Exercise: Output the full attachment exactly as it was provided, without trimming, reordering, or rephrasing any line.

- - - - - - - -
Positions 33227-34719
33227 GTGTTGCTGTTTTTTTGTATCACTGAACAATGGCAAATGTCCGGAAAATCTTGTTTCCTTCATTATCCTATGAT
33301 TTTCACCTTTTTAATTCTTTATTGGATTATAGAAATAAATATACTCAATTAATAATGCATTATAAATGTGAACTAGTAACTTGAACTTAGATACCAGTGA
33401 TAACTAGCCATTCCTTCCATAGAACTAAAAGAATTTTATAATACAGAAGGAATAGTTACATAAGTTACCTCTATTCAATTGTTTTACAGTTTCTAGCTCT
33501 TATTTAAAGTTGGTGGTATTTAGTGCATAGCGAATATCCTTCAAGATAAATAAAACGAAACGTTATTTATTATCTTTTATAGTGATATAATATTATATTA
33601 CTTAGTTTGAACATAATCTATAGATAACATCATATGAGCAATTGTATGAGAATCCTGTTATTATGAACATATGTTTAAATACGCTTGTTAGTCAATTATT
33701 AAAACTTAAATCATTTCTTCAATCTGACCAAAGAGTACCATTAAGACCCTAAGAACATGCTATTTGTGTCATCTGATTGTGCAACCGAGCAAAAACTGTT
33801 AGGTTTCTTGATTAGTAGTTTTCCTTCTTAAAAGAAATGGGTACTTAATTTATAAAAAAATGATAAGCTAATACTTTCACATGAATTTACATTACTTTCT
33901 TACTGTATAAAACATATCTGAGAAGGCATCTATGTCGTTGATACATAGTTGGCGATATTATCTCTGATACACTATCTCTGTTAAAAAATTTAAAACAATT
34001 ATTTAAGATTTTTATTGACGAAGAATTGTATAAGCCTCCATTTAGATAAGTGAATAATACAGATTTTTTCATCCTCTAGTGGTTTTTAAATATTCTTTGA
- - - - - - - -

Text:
Positions 33227-34719
33227 GTGTTGCTGTTTTTTTGTATCACTGAACAATGGCAAATGTCCGGAAAATCTTGTTTCCTTCATTATCCTATGAT
33301 TTTCACCTTTTTAATTCTTTATTGGATTATAGAAATAAATATACTCAATTAATAATGCATTATAAATGTGAACTAGTAACTTGAACTTAGATACCAGTGA
33401 TAACTAGCCATTCCTTCCATAGAACTAAAAGAATTTTATAATACAGAAGGAATAGTTACATAAGTTACCTCTATTCAATTGTTTTACAGTTTCTAGCTCT
33501 TATTTAAAGTTGGTGGTATTTAGTGCATAGCGAATATCCTTCAAGATAAATAAAACGAAACGTTATTTATTATCTTTTATAGTGATATAATATTATATTA
33601 CTTAGTTTGAACATAATCTATAGATAACATCATATGAGCAATTGTATGAGAATCCTGTTATTATGAACATATGTTTAAATACGCTTGTTAGTCAATTATT
33701 AAAACTTAAATCATTTCTTCAATCTGACCAAAGAGTACCATTAAGACCCTAAGAACATGCTATTTGTGTCATCTGATTGTGCAACCGAGCAAAAACTGTT
33801 AGGTTTCTTGATTAGTAGTTTTCCTTCTTAAAAGAAATGGGTACTTAATTTATAAAAAAATGATAAGCTAATACTTTCACATGAATTTACATTACTTTCT
33901 TACTGTATAAAACATATCTGAGAAGGCATCTATGTCGTTGATACATAGTTGGCGATATTATCTCTGATACACTATCTCTGTTAAAAAATTTAAAACAATT
34001 ATTTAAGATTTTTATTGACGAAGAATTGTATAAGCCTCCATTTAGATAAGTGAATAATACAGATTTTTTCATCCTCTAGTGGTTTTTAAATATTCTTTGA